Squalls :: Cindy – The original lineup of the Squalls started out drinking, playing bridge together and jamming out in the sticks beyond Athens. Big Al Walsh, the original bassist, humorously suggested that they call themselves the Squalls after the sound had started coalescing a little. Their sprightly pop sound was driven by two bright sounding guitars, bass, percussion and drums. Their sounds were influenced by the Loving Spoonful crossed with the Grateful Dead. Everyone in this band could sing and it was not uncommon to see them switch instruments during the set. Bob Hay,the chief songwriter and arranger, was inspired to write this song after seeing the B-52s for the first time. At some point, much later, he realized that he had gotten the names of the two women in the band confused and that his ode to Cindy Wilson was actually supposed to be to Kate Pierson. I’m glad he was confused, because “on the beach it was wet and windy-I want to be with Cindy” sounds great and I can’t imagine it any other way.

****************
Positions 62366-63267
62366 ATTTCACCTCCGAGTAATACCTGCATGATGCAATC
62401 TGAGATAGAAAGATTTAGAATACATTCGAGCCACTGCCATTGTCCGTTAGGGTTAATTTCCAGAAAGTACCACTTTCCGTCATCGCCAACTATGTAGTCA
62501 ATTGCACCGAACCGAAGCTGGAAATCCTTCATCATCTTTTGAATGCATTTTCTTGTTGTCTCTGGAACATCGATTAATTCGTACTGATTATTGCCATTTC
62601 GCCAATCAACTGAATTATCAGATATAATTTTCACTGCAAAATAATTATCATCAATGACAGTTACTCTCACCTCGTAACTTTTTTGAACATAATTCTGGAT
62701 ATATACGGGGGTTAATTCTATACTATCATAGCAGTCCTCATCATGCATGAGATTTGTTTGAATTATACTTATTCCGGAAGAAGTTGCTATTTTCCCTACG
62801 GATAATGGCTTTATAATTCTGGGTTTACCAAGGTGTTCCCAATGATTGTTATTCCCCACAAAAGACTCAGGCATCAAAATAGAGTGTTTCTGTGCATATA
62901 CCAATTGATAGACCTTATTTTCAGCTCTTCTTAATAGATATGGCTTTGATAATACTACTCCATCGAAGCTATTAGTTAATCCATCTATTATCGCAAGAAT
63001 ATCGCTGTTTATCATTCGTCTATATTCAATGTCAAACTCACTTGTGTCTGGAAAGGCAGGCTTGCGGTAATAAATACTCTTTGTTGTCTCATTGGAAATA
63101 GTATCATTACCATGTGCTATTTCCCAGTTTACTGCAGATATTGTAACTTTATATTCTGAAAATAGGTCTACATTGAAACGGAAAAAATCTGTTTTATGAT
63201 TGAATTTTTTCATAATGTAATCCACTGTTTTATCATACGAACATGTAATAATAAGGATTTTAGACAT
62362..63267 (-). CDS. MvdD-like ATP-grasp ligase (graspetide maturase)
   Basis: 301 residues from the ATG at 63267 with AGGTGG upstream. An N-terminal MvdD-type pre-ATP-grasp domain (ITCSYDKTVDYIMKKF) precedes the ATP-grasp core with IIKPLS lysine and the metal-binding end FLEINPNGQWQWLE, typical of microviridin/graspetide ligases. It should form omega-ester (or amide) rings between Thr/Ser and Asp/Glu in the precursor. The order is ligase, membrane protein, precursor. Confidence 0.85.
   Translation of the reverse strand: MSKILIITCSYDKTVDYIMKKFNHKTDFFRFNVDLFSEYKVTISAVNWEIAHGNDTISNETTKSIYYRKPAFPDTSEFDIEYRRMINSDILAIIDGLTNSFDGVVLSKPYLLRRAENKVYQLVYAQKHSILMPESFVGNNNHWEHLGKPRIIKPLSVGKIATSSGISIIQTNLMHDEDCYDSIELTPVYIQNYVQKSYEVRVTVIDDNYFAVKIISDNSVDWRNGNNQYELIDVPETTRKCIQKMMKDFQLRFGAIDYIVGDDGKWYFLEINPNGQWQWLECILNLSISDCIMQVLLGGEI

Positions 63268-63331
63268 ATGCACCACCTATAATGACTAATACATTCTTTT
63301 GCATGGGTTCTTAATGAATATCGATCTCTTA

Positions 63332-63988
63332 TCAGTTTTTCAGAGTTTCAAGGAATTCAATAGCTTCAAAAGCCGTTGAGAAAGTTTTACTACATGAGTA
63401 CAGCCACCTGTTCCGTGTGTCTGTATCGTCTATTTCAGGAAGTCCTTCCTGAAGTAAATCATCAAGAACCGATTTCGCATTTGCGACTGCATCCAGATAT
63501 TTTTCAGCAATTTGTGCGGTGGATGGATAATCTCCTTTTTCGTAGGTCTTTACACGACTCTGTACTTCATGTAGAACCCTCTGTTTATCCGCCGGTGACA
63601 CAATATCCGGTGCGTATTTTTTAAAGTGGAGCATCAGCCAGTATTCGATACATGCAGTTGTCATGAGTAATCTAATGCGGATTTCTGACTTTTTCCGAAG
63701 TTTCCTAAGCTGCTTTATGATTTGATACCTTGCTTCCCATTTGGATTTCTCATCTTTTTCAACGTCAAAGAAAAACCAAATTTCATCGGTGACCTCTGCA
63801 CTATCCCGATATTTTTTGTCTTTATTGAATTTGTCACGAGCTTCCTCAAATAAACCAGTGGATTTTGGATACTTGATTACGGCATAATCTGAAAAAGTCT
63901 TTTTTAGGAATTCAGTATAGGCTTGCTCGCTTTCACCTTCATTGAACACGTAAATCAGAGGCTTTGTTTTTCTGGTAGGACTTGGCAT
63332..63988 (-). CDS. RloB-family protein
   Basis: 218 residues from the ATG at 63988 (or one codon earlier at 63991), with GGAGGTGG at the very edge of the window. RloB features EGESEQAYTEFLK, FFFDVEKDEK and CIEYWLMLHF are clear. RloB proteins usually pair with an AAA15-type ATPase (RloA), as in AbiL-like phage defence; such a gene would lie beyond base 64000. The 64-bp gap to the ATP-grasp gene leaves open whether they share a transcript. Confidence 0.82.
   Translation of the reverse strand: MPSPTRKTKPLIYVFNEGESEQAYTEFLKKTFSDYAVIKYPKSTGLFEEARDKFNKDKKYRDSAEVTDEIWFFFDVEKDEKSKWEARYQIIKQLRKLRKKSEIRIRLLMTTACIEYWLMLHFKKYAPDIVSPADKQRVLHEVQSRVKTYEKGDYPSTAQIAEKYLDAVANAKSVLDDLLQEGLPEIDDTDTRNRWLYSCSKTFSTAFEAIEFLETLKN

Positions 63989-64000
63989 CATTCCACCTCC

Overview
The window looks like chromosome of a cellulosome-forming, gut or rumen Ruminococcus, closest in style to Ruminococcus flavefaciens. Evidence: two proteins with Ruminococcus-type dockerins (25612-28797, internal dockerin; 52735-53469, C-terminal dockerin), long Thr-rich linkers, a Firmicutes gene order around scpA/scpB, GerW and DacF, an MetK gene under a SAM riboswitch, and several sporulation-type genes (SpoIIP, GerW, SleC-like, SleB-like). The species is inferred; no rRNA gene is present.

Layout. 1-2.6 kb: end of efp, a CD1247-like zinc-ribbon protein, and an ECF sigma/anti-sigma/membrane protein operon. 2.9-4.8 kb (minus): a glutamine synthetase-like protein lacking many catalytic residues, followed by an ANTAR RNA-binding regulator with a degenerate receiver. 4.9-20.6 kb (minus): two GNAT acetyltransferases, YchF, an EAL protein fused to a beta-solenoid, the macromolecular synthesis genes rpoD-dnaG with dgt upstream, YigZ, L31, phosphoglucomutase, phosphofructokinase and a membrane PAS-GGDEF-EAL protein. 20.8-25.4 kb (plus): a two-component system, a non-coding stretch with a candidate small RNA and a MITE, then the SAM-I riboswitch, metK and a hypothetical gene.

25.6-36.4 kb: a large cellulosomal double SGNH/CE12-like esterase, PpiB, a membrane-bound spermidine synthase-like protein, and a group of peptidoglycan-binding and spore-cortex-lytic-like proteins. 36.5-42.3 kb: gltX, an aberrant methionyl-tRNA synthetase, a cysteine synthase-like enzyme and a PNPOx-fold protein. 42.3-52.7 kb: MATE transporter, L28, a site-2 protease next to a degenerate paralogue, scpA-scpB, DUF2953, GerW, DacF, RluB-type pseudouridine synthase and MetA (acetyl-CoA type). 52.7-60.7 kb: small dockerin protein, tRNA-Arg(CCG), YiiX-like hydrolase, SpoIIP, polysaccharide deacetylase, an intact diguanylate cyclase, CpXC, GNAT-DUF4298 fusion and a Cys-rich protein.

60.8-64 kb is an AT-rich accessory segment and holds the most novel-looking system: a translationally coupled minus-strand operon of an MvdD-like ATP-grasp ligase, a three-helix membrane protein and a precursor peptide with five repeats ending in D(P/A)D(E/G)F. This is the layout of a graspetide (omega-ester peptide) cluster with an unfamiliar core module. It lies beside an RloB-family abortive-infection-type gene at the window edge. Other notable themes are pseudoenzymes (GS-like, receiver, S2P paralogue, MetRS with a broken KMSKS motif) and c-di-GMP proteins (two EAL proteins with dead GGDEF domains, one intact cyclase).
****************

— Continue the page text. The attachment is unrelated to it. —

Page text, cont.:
R.E.M. :: Driver 8 – I can see the power lines going up and down next to the railroad tracks and feel the heated roar of the train engine listening to this song. I have always loved trains and I still feel like a child while waiting for one to pass by. I look at the cars and imagine where they came from and where they are going. I don’t know who wrote the poetry for these particular lyrics, but Michael Stipe’s yearning delivery does them justice. They are visual and heartfelt like those a cowboy might compose. The bass line combined with the low register guitar is a powerful and direct combination driven along by the drums. You hear this tune and it can’t be anyone else but R.E.M. I have a lot of favorite songs by them and this is one of my very favorites. Film by Jim Herbert.